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CatLab – Catalysis Laboratory

CatLab Highlight Lectures 02.11.2022

10:15 | Prof. Katharina Krischer
12:30 | Prof. Joost Wintterlin

02.11.2022 |10:15 am CET |BESSY Lecture Hall & Online

Prof. Dr. Katharina Krischer - enlarged view

Prof. Dr. Katharina Krischer, Chemical physics far from equilibrium, Technische Universität München.

Nonlinearities in Action: Cooperative Phenomena and Collective Dynamics in Electrochemistry

Moderated by Prof. Robert Schlögl (Fritz-Haber-Institut)

In this talk, I will discuss recent examples from electrochemistry in which the system’s behavior is ‘more than the sum of its parts’ and nonlinear interactions generate complex forms of organization. Thereby, I will highlight general conditions that generate certain types of cooperative phenomena. Experimental examples range from electrocatalytic reactions, to the electrooxidation of photoelectrodes. The patterns forming can be understood in the framework of ‘many particle models’ with nonlinear and nonlocal interaction between the particles, as they are often found in electrochemical systems.


Prof. Dr. Katharina Krischer is the first female professor in the Faculty of Physics at the TU Munich. Born in Bensheim and raised in Berlin, she studied chemistry at the Free University of Berlin until her intermediate diploma. She then moved to Ludwig Maximilian University in Munich, where she graduated as a chemist in 1987.




CatLab Highlight Lecture by Prof. Dr. Joost Wintterlin

02.11.2022 | 12.30 am CET | BESSY Lecture Hall & Online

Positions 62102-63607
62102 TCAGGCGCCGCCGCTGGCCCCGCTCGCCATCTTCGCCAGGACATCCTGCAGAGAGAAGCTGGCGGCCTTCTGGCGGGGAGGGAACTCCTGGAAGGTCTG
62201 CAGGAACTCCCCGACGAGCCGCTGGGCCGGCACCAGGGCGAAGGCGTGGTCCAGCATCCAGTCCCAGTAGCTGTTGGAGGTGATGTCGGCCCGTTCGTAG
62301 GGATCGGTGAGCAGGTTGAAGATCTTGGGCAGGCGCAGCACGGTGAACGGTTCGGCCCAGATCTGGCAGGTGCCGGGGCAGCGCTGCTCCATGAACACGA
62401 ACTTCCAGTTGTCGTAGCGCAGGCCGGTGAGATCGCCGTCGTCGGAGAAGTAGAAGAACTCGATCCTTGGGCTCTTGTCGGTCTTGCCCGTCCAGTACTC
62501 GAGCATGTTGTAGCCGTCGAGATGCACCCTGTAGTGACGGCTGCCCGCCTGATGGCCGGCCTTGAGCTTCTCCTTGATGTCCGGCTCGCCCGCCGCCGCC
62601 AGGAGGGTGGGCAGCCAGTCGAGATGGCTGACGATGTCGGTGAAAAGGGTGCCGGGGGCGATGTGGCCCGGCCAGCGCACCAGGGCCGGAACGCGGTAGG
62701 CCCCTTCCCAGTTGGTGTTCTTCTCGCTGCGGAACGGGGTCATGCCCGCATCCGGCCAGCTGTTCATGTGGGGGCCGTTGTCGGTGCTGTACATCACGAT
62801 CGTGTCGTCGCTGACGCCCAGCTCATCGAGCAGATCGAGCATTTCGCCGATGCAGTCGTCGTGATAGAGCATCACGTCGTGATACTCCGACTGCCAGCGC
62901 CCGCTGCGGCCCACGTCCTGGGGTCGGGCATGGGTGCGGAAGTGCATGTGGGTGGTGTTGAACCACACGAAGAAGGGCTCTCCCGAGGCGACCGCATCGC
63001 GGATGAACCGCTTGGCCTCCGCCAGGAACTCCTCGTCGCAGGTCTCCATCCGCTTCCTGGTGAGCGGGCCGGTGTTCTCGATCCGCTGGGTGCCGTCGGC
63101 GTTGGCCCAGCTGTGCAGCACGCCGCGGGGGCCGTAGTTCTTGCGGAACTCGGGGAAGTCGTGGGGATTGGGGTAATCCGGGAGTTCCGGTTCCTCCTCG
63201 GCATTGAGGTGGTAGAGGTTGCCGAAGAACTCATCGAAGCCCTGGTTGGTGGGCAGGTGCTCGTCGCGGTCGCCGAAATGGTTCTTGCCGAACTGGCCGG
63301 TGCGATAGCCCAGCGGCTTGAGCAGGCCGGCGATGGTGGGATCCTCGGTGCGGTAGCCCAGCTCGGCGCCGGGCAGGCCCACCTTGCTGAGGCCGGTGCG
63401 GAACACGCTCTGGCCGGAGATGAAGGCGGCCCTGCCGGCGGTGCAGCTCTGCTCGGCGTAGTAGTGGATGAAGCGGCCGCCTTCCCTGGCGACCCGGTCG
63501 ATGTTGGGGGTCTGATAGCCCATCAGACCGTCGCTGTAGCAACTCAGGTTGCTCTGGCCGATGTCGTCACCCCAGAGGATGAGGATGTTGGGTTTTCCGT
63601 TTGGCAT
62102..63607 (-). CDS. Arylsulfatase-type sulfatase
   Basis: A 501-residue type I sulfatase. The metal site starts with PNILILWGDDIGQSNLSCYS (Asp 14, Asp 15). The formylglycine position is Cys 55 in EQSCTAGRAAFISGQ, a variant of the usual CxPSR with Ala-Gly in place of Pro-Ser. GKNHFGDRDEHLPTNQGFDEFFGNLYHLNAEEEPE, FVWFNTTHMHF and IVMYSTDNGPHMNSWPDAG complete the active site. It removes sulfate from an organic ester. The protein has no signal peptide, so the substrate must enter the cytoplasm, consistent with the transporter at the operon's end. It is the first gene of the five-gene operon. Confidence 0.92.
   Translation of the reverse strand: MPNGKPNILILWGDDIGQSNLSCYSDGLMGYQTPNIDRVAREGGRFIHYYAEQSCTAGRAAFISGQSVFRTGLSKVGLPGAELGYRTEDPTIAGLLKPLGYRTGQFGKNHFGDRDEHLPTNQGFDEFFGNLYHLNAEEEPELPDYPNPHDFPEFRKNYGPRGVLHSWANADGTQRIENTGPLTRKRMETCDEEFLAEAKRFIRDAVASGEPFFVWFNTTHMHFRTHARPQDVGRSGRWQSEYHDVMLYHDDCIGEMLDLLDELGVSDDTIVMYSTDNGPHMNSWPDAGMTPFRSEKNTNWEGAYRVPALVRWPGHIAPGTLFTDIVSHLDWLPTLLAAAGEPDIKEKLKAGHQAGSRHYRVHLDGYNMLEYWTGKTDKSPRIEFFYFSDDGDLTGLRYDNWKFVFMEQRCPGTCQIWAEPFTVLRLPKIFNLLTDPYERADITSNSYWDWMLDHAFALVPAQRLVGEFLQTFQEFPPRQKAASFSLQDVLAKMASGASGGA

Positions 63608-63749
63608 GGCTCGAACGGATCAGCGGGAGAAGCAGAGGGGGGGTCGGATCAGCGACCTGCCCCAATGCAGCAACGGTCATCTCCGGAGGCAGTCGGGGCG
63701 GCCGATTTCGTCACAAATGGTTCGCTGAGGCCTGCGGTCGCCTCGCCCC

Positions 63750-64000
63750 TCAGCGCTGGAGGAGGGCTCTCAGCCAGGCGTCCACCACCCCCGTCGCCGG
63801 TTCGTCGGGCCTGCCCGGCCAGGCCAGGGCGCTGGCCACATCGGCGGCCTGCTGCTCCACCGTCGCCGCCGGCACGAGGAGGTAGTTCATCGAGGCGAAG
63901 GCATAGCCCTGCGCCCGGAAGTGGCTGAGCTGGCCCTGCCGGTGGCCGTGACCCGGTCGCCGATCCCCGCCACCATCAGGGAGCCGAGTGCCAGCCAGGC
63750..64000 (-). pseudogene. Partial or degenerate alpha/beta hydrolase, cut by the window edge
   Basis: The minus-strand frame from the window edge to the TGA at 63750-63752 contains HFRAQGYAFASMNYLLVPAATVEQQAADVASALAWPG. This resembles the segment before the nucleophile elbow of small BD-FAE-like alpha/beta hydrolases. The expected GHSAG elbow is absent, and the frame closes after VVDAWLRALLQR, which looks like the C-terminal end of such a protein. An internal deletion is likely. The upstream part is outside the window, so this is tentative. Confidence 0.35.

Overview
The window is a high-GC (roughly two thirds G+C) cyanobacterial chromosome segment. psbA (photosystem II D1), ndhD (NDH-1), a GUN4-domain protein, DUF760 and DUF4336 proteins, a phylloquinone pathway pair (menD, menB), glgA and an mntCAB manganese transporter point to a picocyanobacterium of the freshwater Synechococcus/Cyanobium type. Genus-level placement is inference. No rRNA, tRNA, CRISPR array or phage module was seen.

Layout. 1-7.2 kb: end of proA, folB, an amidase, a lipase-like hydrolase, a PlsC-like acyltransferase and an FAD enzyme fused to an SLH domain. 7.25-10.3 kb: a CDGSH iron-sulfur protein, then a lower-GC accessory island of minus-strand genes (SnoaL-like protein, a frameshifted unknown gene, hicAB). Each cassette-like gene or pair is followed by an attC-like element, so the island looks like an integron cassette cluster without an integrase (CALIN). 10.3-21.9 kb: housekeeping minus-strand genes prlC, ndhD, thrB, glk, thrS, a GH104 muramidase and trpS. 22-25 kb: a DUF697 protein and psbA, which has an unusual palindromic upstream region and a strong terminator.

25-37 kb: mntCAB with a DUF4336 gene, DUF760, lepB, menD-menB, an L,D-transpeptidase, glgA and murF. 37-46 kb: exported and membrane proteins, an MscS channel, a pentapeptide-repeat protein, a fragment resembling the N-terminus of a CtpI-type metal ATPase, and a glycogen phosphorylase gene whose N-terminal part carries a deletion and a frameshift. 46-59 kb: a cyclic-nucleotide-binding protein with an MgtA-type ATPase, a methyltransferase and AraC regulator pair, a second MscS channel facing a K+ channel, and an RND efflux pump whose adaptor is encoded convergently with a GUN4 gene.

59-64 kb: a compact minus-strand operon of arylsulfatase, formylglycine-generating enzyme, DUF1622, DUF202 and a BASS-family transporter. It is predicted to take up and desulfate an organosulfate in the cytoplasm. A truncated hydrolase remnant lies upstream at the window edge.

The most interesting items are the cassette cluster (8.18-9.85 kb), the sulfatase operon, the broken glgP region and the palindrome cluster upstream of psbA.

Prof.Dr.Joost Wintterlin - enlarged view

Prof. Dr. Joost Wintterlin
Department Chemie and CeNS
Ludwig-Maximilians-Universität München

Towards  STM of catalytic reactions

Moderated by Prof. Robert Schlögl (Fritz-Haber-Institut)

Scanning tunneling microscopy (STM) regularly offers atomic resolution, can work at high pressures and only interacts weakly with matter - seemingly perfect conditions for gaining access to the microscopic processes on a catalyst surface. On the other hand, the number of examples in which working catalysts have actually been imaged with the STM has remained small. This contradiction is due not so much to fundamental problems as to numerous practical, experimental difficulties. In this talk, I present the results of our efforts to resolve some of these difficulties. In one project, a combination of a high-pressure STM and a special gas chromatograph was developed. With this system, the co-catalyzed Fischer-Tropsch synthesis, an industrial process for the production of liquid hydrocarbons from mixtures of CO and H2 (synthesis gas), was investigated. Under reaction conditions, Co single crystals serving as model catalysts were imaged with atomic resolution and the catalytic turnover frequency was measured under the same conditions. The correlations in these data provide clear indications of the active sites of this reaction. In a second project, high-speed STM technique was further developed in order to investigate dynamic processes in the adsorption layer. Surface diffusion, which determines collision rates between reacting particles on a catalyst surface, was studied. It is shown that diffusion can be extremely fast even at the high coverages typically present on an operating catalyst. A novel 2D lattice diffusion mechanism is proposed.


Prof. Dr. Joost Wintterlin has been Professor of Chemistry at the Ludwig Maximilian University since 2002. He studied chemistry at the LMU University in Munich. In 1989 he completed his doctorate at the Fritz Haber Institute. He moved to New York to continue his research as a postdoc at the IBM T.J Watson Research Center.